MARTIN: Okay.

Mr. LATIF: This is what they said.

MARTIN: Okay.

Mr. LATIF: But they didnt. They didnt do that.

MARTIN: All right. Mr. Baker - okay.

Mr. LATIF: And when tried to contact them, they didnt respond to me.

MARTIN: I appreciate that. Mr. Baker's time is limited, so we're going to have to let him go. But before we let you go, Mr. Baker, I do want to ask, is it your view - given that youve given a lot of thought to the question of whether or not the U.S. is successfully stopping terrorism, do you think that the no-fly list is working well and is there any change you would make?

Mr. BAKER: I dont think that the no-fly list by itself is a terrific instrument for making policy. It's very, you know, youre either on or youre off, and that creates a set of problems. I'd like to see a situation in which we looked much more closely at individuals, looked for terrorists rather than just looking for weapons.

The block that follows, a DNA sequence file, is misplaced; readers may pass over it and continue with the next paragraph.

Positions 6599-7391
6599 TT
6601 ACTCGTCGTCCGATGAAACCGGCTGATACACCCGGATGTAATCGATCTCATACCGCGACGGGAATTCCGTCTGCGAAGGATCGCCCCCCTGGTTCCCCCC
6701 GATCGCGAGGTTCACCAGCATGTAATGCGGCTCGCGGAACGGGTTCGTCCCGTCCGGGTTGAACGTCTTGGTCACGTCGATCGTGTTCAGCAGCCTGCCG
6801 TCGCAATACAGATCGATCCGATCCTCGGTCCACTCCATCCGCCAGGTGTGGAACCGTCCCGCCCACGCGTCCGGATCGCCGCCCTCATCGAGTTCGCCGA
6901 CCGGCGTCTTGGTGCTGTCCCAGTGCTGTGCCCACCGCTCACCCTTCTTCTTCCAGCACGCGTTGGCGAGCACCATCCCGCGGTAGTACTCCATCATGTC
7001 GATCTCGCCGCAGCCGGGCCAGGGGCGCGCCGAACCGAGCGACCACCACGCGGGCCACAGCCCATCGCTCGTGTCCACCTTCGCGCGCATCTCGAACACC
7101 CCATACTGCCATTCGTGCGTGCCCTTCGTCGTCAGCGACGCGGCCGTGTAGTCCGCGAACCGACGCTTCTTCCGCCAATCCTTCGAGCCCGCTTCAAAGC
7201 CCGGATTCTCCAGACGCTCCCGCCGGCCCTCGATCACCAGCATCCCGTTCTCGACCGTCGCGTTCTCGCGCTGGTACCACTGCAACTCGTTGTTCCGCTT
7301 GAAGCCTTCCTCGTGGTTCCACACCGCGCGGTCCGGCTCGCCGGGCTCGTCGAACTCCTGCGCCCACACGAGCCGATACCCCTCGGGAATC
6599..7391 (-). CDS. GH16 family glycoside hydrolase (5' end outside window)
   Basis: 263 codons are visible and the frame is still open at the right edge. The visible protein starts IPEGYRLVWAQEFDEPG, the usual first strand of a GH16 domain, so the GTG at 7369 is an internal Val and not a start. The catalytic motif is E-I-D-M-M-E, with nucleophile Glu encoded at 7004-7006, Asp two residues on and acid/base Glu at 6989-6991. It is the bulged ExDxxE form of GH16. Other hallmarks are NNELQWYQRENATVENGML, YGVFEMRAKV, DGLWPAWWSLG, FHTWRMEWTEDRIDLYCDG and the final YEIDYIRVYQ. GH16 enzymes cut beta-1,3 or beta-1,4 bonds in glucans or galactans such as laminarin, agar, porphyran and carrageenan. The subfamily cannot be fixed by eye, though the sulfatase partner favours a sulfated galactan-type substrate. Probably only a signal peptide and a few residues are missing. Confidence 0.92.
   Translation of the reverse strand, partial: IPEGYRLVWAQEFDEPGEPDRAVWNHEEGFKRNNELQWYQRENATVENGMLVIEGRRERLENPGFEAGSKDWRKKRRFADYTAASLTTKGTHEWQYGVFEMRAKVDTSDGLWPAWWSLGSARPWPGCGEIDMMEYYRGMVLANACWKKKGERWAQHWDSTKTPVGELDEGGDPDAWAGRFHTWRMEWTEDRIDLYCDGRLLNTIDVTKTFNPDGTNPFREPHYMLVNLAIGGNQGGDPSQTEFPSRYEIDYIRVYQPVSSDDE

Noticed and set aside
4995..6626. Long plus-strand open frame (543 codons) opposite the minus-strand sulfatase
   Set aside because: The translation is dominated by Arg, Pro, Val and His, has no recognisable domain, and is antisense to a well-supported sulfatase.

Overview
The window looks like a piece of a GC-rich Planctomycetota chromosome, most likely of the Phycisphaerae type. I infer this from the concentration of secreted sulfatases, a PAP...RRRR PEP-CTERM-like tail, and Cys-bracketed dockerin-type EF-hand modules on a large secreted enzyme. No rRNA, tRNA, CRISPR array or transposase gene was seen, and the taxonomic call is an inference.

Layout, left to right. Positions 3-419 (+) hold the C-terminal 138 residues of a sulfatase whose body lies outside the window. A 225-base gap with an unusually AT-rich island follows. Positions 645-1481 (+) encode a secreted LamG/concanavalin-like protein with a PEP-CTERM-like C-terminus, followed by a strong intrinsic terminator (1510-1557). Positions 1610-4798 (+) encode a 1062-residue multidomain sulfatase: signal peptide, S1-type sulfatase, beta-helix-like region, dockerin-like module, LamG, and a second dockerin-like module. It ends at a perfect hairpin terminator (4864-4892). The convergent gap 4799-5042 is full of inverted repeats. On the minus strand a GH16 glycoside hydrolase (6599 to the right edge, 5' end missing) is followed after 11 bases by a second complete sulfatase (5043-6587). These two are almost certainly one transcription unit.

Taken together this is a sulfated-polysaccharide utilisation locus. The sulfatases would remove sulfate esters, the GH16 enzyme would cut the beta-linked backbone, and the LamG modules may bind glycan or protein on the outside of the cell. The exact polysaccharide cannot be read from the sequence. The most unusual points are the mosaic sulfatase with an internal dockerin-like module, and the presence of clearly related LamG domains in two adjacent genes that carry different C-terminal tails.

MARTIN: And even if they're U.S. citizens you would argue that there are U.S. citizens...

Mr. BAKER: You know, I dont think we'd be happy if a U.S. citizen who was on the list got on a plane in San Francisco and brought it down before it arrived in Chicago. That's a very serious concern.

MARTIN: Stewart Baker is a former assistant secretary for policy with the Department of Homeland Security. He was the first to hold that position. He's the author of "Skating on Stilts: Why We Aren't Stopping Tomorrow's Terrorism." He's also a partner in the Washington office of the international law firm Steptoe & Johnson. And he joined us from Portland, Oregon on the phone.

Thank you so much for speaking with us.

Mr. BAKER: Great to talk to you.

MARTIN: And Mr. Wizner and Mr. Latif, I'm going to ask a couple more questions. Mr. Latif, what's the status of your situation now? Mr. Wizner implied that youve been given some word that you may or are able to fly now. Is that true?

Mr. LATIF: Well, since the lawsuit, they promised me that they were going to give me a one-time waiver to fly back and that was before the lawsuit. But then after the lawsuit they started contacting me about that one-time waiver.

MARTIN: Do you find that acceptable or not?